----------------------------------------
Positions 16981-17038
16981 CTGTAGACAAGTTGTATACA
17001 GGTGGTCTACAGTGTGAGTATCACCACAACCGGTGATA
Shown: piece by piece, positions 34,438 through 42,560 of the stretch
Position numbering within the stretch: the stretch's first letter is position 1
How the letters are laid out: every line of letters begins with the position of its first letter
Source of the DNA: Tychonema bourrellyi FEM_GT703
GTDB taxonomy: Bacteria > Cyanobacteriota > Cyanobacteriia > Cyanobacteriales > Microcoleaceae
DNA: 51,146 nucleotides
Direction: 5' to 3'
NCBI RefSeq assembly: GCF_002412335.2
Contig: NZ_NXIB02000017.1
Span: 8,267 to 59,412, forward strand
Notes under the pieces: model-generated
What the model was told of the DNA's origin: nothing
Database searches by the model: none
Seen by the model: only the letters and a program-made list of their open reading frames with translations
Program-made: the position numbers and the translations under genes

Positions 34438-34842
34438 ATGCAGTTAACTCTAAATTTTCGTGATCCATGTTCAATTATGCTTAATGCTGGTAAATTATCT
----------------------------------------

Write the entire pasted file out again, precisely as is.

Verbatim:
Positions 16981-17038
16981 CTGTAGACAAGTTGTATACA
17001 GGTGGTCTACAGTGTGAGTATCACCACAACCGGTGATA
Shown: piece by piece, positions 34,438 through 42,560 of the stretch
Position numbering within the stretch: the stretch's first letter is position 1
How the letters are laid out: every line of letters begins with the position of its first letter
Source of the DNA: Tychonema bourrellyi FEM_GT703
GTDB taxonomy: Bacteria > Cyanobacteriota > Cyanobacteriia > Cyanobacteriales > Microcoleaceae
DNA: 51,146 nucleotides
Direction: 5' to 3'
NCBI RefSeq assembly: GCF_002412335.2
Contig: NZ_NXIB02000017.1
Span: 8,267 to 59,412, forward strand
Notes under the pieces: model-generated
What the model was told of the DNA's origin: nothing
Database searches by the model: none
Seen by the model: only the letters and a program-made list of their open reading frames with translations
Program-made: the position numbers and the translations under genes

Positions 34438-34842
34438 ATGCAGTTAACTCTAAATTTTCGTGATCCATGTTCAATTATGCTTAATGCTGGTAAATTATCT